Therefore say, “Behold I am giving to him My covenant of peace!
On the surface there’s room for confusion. Pinchus kills a couple of
violators and he’s given the “peace prize”. Moshe hits a rock instead of
talking to it and he’s denied entry to the Holy Land. Avraham almost
sacrifices his own son and he’s the recipient of promises galore. Yaakov
deceives his father and walks away with the family blessings. The spies
speak ill of the Land of Israel and a whole generation is doomed to die in
the dessert. It’s too hard to figure what the standard is.
It all seems so uneven and unpredictable which deeds big and small earn
which degrees of punishing results light and heavy. Yet the Torah tells us
and we live confidently with the notion, “The rock, His doings are perfect
that all of his ways are just, He is a reliable G-d and He makes no
mistakes, a Tzadik and He is straight.” (Devarim 32:4) We must ask
ourselves, “What are we missing?”
Years and years ago I made my first public appearance at a family wedding
with a Yarmulka planted atop my head and Tzitzis peaking out from beneath
my jacket. I tried to socialize and mix but for some mystical reason the
reaction I was receiving was one of disgust and repulsion. I sensed that
people were looking at me like I had some communicable disease. My Aunt
Fanny motioned that she wanted to talk to me. I approached her and leaned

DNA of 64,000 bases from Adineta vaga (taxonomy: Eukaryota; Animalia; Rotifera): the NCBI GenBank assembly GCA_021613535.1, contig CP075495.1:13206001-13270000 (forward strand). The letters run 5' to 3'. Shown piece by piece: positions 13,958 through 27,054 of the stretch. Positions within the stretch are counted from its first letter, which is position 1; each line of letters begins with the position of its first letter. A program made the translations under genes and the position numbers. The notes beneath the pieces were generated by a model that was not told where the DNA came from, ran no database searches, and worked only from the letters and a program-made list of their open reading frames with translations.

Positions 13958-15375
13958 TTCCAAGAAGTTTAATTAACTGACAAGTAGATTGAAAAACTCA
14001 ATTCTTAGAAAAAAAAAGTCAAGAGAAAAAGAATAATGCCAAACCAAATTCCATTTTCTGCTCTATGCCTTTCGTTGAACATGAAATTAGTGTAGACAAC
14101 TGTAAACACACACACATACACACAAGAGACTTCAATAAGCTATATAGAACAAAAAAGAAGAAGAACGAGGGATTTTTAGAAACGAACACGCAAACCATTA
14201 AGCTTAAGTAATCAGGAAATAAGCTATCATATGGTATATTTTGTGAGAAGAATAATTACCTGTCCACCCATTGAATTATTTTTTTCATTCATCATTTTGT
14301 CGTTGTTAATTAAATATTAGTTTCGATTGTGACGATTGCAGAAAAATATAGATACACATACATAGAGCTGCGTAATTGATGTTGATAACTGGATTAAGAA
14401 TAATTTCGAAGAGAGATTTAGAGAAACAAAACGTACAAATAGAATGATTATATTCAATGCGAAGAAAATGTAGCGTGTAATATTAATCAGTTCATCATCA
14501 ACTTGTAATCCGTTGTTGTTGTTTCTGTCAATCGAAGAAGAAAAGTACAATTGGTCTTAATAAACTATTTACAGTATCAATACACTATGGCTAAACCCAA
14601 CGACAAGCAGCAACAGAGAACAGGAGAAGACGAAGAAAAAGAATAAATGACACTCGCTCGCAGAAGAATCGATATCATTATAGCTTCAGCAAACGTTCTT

over to hear what she had to say. She was one of my grandfather’s nine
siblings and from the crop that had lived in Europe. I was bent over low
to catch her soft voice and I believe I remember her pulling my beard to
get even closer. She told me, “Darling, I want to tell you something.
Everybody thinks you’re crazy!” I thought to myself, “This conversation is
really going someplace!” Then she said, “I want to tell you something
else!” With this, her voice jumped up to volume ten. “You’re doing the
right thing!!!!!” She shouted, as if to say, “Who’s going to give names
for the ones gone lost and who is going to carry on into the future?! I’ll
be grateful forever for her zetz of encouragement.
Avraham had only done what HASHEM had asked him to do. Yaakov was
following a direct commandment from his mother Rivka. Moshe failed to
speak to the rock as he was told to do. Even a slight deviation is not
tolerated. The spies too violated the spirit of their mission and more.
Although what Pinchus did was amazingly difficult and perhaps grossly
unpopular at the time, ultimately he did what Hallacha- Jewish Law
required and for the right reason. Why then did Pinchus get, of all
things, the ‘Peace Prize”? When putting our heads on the pillow at night
what allows us to sleep peacefully is the knowledge that we have done the